The San Carlos Institute located at 516 Duval Street is open daily and is free admission. I have walked by this building countless times and never visited until recently. I had no idea of what to expect inside this picturesque building.
The center has had many different homes on island. But in 1890 the effort that rebuilt the San Carlos on a more spacious lot which is where it presently sits. Founded by Cuban exiles in 1871, the San Carlos Institute is a Cuban heritage center. Education and preservation of cultural values were the Institute’s goals and classes were taught in both English and Spanish making the Institute one of the first bilingual schools in the United States.
Many famous people fighting for Cuban Independence from Spain came to the center to speak and to teach the local Cuban population. The most famous being Jose Marti who visitors will learn much about while visiting the museum.
In 1919 when a hurricane struck and severely damaged the building the relatively new Cuban government financed its reconstruction, and that building still sits there today. It is two-stories and incorporates many elements of Cuba’s architecture such as high ceilings, arches, marble and mosaics.
The Cuban government continued to financially support the Institute until communism seized Cuba and the monies that the Cuban government funded the San Carlos Institute with ceased. This led to the end of the building’s upkeep and it was condemned in the 1970’s. The building was thus in a state of limbo and in danger of being torn down until in the 1980’s a Miami lawyer raised enough money to restore this historic building.
In the 1990’s the building was finally reopened with great fanfare. The San Carlos Institute today is run entirely by private donations, so even though the building is free to visitors to learn about Cuban history donations are accepted and appreciated.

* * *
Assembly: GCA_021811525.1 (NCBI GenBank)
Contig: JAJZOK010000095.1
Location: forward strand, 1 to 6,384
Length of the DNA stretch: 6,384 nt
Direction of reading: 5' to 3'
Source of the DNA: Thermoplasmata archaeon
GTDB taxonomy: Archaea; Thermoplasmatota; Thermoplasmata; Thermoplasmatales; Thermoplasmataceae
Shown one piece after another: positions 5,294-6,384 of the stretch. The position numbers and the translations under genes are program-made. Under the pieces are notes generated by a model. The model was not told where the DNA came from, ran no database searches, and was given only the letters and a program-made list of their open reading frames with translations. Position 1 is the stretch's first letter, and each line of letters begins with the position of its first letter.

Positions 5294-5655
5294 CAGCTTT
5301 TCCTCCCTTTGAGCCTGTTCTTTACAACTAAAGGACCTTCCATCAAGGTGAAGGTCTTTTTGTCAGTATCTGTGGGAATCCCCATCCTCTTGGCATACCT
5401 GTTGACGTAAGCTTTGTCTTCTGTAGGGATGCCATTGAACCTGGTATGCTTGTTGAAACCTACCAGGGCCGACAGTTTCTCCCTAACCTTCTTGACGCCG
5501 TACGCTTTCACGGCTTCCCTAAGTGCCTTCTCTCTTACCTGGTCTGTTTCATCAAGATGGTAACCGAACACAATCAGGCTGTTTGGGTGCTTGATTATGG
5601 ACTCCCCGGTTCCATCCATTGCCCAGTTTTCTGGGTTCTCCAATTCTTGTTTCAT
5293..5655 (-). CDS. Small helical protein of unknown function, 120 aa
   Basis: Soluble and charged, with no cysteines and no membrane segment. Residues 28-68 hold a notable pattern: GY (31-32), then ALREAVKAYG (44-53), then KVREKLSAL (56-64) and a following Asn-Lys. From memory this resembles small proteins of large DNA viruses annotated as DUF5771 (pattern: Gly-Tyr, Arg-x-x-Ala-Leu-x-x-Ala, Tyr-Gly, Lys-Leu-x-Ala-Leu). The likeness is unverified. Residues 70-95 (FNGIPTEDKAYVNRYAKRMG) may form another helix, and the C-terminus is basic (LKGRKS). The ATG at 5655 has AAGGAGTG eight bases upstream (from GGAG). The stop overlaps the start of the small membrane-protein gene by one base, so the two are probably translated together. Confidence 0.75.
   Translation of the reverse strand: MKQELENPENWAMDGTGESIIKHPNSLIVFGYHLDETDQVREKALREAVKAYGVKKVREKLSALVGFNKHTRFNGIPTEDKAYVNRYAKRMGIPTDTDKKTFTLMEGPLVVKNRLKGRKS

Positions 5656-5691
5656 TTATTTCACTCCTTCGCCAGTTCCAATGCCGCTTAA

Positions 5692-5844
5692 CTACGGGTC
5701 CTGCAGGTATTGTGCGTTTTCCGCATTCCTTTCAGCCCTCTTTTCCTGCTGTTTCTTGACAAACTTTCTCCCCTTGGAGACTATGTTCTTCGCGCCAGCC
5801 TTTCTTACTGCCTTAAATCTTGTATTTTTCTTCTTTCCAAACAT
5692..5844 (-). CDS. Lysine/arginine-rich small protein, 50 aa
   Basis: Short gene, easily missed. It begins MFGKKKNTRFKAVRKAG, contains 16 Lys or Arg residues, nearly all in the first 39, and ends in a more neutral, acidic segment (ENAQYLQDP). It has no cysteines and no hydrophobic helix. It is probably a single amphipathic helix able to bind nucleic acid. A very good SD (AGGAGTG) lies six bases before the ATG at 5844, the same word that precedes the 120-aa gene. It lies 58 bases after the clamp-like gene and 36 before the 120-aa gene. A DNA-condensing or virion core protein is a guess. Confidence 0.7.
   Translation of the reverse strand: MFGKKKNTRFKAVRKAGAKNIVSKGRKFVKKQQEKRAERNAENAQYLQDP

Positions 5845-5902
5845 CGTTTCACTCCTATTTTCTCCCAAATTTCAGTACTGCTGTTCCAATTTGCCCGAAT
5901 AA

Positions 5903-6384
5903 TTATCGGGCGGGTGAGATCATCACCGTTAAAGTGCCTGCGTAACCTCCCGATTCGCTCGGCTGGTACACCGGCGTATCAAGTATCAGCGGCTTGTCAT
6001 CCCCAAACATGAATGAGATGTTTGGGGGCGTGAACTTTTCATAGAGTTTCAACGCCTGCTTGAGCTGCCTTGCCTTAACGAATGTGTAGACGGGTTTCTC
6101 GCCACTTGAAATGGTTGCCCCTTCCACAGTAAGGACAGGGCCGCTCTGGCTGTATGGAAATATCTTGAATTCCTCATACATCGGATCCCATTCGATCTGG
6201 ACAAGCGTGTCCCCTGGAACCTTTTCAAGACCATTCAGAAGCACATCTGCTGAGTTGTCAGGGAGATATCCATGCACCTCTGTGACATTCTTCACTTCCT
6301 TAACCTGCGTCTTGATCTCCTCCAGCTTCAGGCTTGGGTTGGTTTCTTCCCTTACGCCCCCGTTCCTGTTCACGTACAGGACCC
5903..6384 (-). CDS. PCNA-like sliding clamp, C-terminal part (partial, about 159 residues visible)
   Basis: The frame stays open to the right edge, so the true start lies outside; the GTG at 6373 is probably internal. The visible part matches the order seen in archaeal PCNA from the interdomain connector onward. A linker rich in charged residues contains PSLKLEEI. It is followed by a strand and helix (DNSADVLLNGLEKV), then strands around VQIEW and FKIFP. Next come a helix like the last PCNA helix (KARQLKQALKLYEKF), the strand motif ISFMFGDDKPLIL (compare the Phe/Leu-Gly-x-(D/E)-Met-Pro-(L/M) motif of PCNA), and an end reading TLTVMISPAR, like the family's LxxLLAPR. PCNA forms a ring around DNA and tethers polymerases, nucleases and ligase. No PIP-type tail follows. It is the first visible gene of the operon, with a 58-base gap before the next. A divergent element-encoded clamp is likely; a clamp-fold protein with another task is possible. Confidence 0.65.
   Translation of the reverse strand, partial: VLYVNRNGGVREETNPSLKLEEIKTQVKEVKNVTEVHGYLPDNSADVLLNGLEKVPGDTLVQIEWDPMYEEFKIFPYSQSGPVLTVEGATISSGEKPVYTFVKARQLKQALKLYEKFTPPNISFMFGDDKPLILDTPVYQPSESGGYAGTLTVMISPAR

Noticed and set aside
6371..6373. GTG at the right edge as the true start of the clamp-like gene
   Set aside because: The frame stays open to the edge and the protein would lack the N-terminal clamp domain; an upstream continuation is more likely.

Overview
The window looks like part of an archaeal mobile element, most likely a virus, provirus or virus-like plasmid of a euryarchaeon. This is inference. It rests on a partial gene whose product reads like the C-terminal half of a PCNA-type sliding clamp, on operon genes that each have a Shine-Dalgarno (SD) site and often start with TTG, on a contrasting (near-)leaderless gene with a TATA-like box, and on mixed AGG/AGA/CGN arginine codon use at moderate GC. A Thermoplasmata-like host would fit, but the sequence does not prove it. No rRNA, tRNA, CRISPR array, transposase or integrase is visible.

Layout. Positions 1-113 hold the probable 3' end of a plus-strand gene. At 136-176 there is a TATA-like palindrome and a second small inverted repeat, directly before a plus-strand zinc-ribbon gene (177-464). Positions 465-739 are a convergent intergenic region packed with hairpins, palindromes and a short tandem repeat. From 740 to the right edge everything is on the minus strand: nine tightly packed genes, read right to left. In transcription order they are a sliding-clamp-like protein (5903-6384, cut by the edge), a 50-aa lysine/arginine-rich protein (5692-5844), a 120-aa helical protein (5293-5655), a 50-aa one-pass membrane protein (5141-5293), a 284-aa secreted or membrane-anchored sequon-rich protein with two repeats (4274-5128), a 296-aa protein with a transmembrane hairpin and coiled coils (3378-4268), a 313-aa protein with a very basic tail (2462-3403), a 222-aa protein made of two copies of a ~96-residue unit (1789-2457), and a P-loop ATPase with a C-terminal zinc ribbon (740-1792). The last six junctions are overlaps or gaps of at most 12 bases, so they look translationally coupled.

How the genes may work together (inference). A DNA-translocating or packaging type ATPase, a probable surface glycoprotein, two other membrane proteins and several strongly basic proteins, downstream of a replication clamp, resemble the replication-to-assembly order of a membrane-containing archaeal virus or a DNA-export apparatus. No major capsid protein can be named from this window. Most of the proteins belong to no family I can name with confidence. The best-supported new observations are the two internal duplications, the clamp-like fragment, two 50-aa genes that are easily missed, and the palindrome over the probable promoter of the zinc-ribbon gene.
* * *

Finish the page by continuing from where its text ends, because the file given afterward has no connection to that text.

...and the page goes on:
To be honest, the exhibits did not seem to be well organized or described, and they were not very attention grabbing. On top of that, much of the information was in Spanish so gringos like me have difficulty understanding it.
There were a few points of interest such as an old Cuban raft. And the building is absolutely beautiful with its black and white tiled floors and intricate mosaics. It is sad to see that the building’s condition is definitely falling into a state of disrepair again.
The docent was a very nice older Cuban man and he was happy to answer our questions.
It seems like something could be done to better preserve this architectural gem. It would certainly have the potential to make a great venue for many events.
To see what is happening on the island during your visit, check out our Key West Events Calendar to see other upcoming special events. For more information about the fun side of Key West… things to do and see in our island city, go to our Key West Web Site.
Before deciding where you are going to eat while visiting Key West or any of the Florida Keys, be sure to read my restaurant reviews; check out our restaurant review section of this blog.
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